New Study: Income Gap Inequality is a Myth
It’s a simple point, easily made for simple minds: Rises in economic fortunes disproportionately benefit the wealthy, liberal demagogues tell us. How is that so? Because during the years A to B, household incomes for the middle class rose only X dollars, while those of the upper class rose 10 times X.
The simple mind reels: My goodness! It says. You mean my income rose only $5,000 a year, while those in the highest income brackets rose $50,000?
The outrage simmers, bubbles to the surface, and holy class-warfare Batman - we’ve got ourselves the Obama Administration.
We also hear a lot about the converse: Tax cuts that reduce the typical middle class tax bill by $1,000, reduce the typical upper-class tax bill by $10,000.
Inequality! goes the cry. Tax the rich!
The robust intellect, though, knows this to be a ruse: Of course when household X makes 10 times as much as household Y, and taxes go down by Z percent, household X will see a benefit ten times as much in dollars, even though its benefit is the same by percentage points. The converse is true of percentage increases in household income.
Now, things would be quite different if the increase in percentage between different income levels differed by a factor of ten, and that’s exactly the kind of thing Barack Obama has been claiming throughout all of his five
short long years on the American national political scene.
Only thing is… it’s all wrong, as James Pethokoukis points out at the American Enterprise Institute blog:
Underlying Obama’s entire thesis is the work of two economists, Thomas Piketty and Emmanuel Saez. According to them, median American incomes rose just 3.2% from 1979 through 2007. (All figures are inflation adjusted.)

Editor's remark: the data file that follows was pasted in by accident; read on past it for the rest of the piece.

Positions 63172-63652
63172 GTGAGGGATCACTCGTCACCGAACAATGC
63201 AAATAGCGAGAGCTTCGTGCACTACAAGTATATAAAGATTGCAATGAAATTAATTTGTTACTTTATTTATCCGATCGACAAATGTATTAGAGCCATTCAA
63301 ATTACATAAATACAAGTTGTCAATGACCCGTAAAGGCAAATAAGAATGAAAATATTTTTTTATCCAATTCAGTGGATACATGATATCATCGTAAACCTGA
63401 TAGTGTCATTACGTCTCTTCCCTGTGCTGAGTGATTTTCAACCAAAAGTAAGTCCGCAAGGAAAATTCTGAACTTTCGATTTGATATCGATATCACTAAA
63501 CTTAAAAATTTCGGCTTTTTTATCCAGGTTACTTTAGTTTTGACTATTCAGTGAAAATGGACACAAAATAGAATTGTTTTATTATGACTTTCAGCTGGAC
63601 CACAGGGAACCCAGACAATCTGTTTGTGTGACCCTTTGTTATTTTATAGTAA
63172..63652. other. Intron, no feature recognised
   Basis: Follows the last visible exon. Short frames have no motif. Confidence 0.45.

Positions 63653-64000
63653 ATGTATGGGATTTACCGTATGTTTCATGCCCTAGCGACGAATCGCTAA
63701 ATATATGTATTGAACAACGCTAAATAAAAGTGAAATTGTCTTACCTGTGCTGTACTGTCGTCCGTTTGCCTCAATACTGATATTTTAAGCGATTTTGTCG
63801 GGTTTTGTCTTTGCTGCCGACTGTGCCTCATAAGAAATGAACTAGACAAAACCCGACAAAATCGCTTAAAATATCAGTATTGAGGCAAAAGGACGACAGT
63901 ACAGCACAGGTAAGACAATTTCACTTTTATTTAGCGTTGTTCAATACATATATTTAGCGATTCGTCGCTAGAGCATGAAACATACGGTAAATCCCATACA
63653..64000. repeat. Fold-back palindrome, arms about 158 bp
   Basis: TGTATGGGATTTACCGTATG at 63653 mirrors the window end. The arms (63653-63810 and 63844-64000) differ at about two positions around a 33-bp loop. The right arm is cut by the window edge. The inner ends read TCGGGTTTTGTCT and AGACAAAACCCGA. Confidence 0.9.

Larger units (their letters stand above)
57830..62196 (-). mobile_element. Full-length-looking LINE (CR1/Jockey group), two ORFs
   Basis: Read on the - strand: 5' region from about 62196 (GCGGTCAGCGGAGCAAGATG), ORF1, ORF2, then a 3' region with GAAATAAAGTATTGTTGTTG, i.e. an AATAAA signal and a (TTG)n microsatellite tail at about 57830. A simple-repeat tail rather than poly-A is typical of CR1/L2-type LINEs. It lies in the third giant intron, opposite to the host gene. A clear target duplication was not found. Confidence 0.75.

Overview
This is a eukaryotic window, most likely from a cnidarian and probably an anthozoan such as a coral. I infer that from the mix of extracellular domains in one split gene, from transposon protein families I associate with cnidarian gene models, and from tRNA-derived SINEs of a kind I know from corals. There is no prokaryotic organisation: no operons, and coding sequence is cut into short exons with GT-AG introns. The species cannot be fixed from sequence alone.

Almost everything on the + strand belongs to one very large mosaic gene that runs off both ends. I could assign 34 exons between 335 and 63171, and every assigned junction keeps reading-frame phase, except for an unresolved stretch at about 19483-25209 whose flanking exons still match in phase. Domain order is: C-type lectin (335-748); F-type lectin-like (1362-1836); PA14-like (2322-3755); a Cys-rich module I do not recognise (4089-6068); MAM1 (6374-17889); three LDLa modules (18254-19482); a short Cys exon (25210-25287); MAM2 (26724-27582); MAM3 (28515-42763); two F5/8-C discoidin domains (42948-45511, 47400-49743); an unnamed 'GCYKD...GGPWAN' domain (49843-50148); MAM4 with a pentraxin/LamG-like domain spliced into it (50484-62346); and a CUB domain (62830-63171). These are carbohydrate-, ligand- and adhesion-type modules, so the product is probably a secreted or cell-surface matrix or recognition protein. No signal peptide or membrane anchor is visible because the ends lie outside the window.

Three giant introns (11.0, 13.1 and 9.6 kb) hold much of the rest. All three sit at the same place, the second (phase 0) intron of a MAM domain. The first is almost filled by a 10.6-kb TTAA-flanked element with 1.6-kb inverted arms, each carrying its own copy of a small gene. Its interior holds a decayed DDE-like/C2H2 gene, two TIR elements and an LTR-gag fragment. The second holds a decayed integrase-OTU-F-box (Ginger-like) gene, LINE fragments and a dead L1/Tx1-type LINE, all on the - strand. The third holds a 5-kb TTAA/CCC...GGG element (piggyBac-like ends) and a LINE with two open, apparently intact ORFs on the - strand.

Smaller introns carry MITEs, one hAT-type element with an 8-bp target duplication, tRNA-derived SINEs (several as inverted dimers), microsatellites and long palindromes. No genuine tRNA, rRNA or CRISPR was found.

So what happened to the rest of the dough? The top 10%, 1% and 0.1% grabbed all the money. Or pretty much most of it. Time to crank up taxes on the rich and spend more on the middle class. It’s not overstating things to say that the findings of Piketty and Saez form the very heart of Obamanomics, giving a powerful economic rationale for Obama policies such as ending the upper-end Bush tax cuts to Obamacare to the Buffett Rule.
But it’s just not true, according to a new study in National Tax Journal from researchers at Cornell University. (Here’s an earlier, working-paper version.) The academics, led by economist Richard Burkhauser, don’t say the findings of Piketty and Saez are wrong — just incredibly, massively incomplete. According to the Cornell study, median household income – properly measured – rose 36.7%, not 3.2% like Piketty and Saez argue. That’s a big miss.
The study presents challenges for both liberals and conservatives, as Ed Morrisey points out at HotAir:
Obama has been hammering Republicans for opposing his massive expansion of entitlements, claiming that they have been enacted on a bipartisan basis in the past, and that they do … pretty much what the Cornell study says they do. If Obama wanted to do so, he could embrace this study to make his point, but then it would devastate his class-warfare arguments and his demand for Buffett Rules, higher capital-gains taxes, and so on. On the other hand, Republicans can use this study to fight those policies, but it would hem in their arguments about safety-net programs and the complications of the tax code.
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